Following a four-week trial and three days of deliberations, a nine-member jury concluded that Florida-based BankAtlantic Bancorp and two of its executives intentionally misled investors about the bank’s troubled real estate loan portfolio during 2007’s economic downturn. The jurors found that BankAtlantic, CEO Alan B. Levan and CFO Valerie Toalson knowingly made eight false or misleading statements in financial filings with the Securities Exchange Commission regarding the extent of high risk loans in its so-called “land loan” portfolio.
The plaintiffs had demanded damages of $3.52 per share. Working their way through the complex, 52-page verdict form, the jury ultimately awarded damages of $2.41 per share to investors who purchased the company’s stock between April 26 and October 26, 2007. The total amount of damages has not been determined, though it has been reported to be upwards of $40-50 million.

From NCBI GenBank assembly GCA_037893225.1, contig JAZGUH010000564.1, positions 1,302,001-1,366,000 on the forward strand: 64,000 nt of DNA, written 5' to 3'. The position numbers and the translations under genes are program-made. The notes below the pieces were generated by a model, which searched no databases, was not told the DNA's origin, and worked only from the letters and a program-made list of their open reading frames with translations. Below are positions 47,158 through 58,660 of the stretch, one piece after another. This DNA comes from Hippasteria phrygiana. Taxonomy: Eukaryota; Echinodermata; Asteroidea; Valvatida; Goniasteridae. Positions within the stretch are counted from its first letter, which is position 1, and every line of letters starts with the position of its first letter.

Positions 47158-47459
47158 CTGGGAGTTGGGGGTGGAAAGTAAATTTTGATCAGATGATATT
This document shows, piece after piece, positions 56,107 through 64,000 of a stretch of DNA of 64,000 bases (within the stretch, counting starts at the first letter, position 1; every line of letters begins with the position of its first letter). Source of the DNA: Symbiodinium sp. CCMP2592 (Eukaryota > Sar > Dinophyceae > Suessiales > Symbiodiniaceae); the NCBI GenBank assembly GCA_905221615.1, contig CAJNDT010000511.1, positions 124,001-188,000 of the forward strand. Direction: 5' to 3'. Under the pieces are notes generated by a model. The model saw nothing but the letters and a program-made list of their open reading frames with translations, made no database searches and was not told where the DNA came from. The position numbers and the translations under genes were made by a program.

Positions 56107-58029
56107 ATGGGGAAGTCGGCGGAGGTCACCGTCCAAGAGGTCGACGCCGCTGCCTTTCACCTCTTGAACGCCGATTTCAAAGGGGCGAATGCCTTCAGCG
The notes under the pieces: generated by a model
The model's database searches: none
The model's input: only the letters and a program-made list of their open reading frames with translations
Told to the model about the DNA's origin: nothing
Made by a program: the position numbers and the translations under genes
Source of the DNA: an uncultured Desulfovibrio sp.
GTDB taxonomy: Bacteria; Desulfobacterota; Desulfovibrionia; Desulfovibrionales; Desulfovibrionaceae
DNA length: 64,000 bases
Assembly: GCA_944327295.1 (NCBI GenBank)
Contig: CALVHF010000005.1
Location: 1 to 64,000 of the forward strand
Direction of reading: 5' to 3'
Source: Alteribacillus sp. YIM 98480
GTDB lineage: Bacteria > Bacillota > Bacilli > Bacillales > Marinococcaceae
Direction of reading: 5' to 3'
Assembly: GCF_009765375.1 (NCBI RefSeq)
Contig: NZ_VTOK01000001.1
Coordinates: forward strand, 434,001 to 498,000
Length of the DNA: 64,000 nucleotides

This was the first securities class action stemming from the financial crisis to reach a jury verdict—indeed, it is very rare that securities class actions are tried at all. Most securities fraud class actions end either in Rule 12(b)(6) dismissals or in settlements. This was only the twelfth securities fraud class action to go to trial since the enactment of the Private Securities Litigation Reform Act in 1995.
Given the rarity of jury trials of this nature, and the inherent unpredictability of jury trials generally, it would be unwarranted to interpret this verdict as a bellwether of public sentiment. However, the verdict may embolden plaintiffs’ firms to make larger settlement demands, or more credibly threaten to take cases to trial. In any event, it certainly highlights the importance of using motion practice to eliminate claims and to reduce class size, thereby limiting potential exposure in the event of a trial.